With five coaches who have won national championships in the SEC, there are no shortage of opinions around the league as to what it takes to win one. But many SEC coaches who have climbed that mountain say it’s even tougher to get a team ready to compete the year after hoisting the hardware.

“You dealt with entitlement, you dealt with youth, you dealt with guys who were wearing those national championship hats (when) they should have (gone) and bought them at the store because they didn’t really earn them,” said Florida coach Urban Meyer, whose Gators won the national title in 2006.

“The good thing is that the bar has been set. The good thing is they got a little taste of it, they witnessed it. The bad thing is the human element gets involved and that’s entitlement, that’s peo ple telling them how good they are. When if you lose that hunger, that edge, then you’re basically not competitive.”

Alabama coach Nick Saban said he saw some of the same problems in 2004 at LSU, the year after the Tigers won a national title.

“I think the word that gets thrown around here — and I’m only speaking for that team — but guys get complacent,” Saban said. “They’re so pleased in terms of what they’ve accomplished, which they should be, that it gets much more difficult for them to focus on the things they need to do to play better, continue to improve, remember the things that got them there. It’s just human nature.”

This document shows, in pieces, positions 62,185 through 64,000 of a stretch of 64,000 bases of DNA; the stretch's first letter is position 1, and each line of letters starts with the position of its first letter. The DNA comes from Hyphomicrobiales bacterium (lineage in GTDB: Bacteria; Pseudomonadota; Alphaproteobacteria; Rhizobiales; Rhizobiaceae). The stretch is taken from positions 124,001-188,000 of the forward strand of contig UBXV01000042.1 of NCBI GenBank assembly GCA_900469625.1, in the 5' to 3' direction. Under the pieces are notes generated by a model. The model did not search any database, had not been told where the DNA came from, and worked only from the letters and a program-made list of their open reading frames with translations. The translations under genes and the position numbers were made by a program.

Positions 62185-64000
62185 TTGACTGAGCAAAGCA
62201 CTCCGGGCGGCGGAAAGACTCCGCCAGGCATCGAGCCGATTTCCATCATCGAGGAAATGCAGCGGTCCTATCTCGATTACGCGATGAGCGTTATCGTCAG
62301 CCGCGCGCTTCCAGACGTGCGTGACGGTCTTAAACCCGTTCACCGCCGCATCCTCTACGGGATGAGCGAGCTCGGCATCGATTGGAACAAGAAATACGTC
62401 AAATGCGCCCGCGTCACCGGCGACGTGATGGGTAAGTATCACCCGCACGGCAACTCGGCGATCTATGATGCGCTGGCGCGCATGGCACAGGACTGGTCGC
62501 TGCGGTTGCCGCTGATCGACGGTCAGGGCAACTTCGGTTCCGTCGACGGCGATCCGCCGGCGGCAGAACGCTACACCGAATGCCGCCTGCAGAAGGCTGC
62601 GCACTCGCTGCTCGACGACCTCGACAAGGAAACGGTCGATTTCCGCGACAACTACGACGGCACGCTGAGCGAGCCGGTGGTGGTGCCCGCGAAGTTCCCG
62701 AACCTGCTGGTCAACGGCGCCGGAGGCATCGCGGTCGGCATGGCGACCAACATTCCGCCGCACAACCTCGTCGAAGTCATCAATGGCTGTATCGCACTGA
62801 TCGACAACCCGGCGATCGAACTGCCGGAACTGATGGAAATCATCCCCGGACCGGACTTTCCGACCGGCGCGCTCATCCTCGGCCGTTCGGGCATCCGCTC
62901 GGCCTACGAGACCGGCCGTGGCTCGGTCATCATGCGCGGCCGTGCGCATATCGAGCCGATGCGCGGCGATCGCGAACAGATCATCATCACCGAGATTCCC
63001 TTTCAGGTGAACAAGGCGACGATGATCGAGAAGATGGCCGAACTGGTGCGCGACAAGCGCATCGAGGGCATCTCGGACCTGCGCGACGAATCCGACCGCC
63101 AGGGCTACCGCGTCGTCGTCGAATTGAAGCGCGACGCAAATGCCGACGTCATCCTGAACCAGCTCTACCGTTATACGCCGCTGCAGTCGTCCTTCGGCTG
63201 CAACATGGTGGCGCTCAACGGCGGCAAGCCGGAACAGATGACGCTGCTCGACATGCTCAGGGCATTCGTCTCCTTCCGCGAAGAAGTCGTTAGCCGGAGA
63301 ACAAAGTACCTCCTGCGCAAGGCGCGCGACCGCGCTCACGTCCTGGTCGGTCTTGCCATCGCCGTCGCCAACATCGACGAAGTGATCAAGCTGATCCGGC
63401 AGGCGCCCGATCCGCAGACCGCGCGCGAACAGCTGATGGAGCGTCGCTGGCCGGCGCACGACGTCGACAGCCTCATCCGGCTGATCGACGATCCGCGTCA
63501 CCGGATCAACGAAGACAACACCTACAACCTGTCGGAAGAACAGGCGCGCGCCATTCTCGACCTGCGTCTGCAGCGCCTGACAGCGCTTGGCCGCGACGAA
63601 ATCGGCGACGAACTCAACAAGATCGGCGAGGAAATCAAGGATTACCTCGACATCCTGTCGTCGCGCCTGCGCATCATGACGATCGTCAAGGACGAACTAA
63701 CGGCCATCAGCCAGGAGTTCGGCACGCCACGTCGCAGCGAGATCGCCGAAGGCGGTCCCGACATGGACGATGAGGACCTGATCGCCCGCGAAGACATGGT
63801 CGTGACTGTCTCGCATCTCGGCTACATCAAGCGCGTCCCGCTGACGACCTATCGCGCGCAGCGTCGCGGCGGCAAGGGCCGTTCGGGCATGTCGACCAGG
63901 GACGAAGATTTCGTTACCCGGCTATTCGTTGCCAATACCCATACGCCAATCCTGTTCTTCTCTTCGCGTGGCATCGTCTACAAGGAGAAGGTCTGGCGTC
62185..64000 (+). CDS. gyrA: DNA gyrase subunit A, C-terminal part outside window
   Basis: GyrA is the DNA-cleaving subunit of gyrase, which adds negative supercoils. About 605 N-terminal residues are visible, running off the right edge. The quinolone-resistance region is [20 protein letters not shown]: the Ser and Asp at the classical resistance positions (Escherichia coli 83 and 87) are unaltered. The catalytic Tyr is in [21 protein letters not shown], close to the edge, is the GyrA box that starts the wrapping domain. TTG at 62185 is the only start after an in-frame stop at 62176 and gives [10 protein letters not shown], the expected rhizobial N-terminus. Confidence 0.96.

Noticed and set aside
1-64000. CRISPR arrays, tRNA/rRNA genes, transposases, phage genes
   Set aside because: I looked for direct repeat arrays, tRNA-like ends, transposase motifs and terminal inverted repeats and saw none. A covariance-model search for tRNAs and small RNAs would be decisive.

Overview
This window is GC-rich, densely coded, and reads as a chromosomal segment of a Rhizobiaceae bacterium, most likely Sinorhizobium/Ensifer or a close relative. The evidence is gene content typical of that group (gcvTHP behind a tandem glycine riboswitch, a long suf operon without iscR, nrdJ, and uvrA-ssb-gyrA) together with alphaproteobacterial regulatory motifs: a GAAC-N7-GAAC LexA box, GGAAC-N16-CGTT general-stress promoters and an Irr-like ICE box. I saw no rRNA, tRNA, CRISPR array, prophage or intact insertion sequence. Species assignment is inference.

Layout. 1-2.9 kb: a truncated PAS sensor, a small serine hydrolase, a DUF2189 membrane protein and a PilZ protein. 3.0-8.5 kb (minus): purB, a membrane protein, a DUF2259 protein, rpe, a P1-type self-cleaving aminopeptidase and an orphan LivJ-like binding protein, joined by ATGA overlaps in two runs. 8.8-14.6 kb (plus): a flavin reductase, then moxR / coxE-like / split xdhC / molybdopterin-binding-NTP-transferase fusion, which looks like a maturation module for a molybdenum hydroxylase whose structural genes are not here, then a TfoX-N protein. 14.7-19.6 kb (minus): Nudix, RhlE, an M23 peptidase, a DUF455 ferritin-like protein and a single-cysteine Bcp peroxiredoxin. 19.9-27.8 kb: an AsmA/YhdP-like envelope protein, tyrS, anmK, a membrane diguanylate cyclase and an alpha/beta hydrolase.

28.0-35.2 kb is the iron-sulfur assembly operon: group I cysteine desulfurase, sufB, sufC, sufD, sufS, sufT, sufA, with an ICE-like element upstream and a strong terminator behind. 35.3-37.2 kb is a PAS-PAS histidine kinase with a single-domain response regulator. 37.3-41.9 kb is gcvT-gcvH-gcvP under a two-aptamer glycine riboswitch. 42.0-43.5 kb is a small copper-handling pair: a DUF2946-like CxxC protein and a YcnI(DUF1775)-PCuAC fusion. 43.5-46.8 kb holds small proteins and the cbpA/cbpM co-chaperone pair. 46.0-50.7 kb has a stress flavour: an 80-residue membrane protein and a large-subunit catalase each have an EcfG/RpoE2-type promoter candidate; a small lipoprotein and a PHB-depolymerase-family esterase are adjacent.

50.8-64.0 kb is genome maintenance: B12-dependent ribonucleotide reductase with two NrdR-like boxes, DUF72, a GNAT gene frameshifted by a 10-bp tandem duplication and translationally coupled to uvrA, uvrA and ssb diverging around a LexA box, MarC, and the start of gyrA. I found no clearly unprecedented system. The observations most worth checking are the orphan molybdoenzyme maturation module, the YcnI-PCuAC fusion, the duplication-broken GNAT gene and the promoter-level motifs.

Current LSU coach Les Miles, whose Tigers won the national crown last season, said he doesn’t see that as a problem in Baton Rouge this year.

“I think maybe some of the young guys are trying to make too big a plays and maybe have stepped in and played outside the scheme at times,” Miles said. “I don’t think it has to do with the idea that they just won and are not as hungry.”